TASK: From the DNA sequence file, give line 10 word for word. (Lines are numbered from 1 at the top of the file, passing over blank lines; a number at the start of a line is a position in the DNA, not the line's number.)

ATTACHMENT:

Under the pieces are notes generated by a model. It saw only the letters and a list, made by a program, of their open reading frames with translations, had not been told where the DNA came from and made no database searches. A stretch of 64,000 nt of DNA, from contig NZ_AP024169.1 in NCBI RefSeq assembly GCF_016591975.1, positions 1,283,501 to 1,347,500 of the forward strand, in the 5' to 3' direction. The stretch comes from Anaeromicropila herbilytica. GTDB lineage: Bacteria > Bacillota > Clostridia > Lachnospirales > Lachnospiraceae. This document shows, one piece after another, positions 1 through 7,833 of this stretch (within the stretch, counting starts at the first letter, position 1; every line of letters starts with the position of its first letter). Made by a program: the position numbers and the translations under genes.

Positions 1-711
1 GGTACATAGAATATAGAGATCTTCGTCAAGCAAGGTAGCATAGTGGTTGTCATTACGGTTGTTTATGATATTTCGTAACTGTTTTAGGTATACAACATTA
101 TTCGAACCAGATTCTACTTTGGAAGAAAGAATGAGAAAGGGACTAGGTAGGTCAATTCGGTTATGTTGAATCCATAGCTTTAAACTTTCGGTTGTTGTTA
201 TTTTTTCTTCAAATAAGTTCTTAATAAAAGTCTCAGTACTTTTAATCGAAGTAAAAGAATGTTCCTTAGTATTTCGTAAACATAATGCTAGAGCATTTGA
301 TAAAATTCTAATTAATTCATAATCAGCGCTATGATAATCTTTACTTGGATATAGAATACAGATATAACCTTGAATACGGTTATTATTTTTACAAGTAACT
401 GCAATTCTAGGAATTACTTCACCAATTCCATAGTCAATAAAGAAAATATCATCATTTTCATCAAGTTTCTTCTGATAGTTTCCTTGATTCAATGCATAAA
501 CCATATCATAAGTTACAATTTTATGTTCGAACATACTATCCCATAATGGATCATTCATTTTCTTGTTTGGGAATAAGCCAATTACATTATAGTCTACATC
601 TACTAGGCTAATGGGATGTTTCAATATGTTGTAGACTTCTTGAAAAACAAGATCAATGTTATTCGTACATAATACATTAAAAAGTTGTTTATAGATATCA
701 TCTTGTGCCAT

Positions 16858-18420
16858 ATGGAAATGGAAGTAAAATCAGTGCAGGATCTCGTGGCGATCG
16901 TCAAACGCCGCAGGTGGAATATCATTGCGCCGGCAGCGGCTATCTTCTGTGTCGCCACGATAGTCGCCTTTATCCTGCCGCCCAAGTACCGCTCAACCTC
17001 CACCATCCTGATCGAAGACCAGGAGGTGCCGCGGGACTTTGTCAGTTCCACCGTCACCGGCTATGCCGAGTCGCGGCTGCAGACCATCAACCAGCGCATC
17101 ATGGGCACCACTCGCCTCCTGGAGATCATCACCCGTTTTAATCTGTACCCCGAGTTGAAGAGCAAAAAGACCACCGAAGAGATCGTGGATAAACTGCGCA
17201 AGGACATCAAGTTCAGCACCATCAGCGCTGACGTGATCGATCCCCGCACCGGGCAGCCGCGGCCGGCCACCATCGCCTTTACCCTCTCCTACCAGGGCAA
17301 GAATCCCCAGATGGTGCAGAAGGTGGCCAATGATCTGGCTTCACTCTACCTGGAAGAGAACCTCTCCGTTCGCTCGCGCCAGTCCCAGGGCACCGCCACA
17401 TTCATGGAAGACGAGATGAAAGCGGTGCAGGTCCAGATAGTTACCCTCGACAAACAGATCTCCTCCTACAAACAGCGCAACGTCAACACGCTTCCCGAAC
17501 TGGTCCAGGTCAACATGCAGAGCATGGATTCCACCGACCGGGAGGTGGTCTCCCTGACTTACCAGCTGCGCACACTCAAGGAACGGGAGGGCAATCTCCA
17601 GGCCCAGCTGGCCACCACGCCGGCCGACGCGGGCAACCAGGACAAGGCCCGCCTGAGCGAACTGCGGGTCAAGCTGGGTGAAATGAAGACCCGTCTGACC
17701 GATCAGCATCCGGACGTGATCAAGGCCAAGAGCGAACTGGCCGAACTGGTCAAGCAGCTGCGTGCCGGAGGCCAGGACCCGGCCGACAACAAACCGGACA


701 TCTTGTGCCAT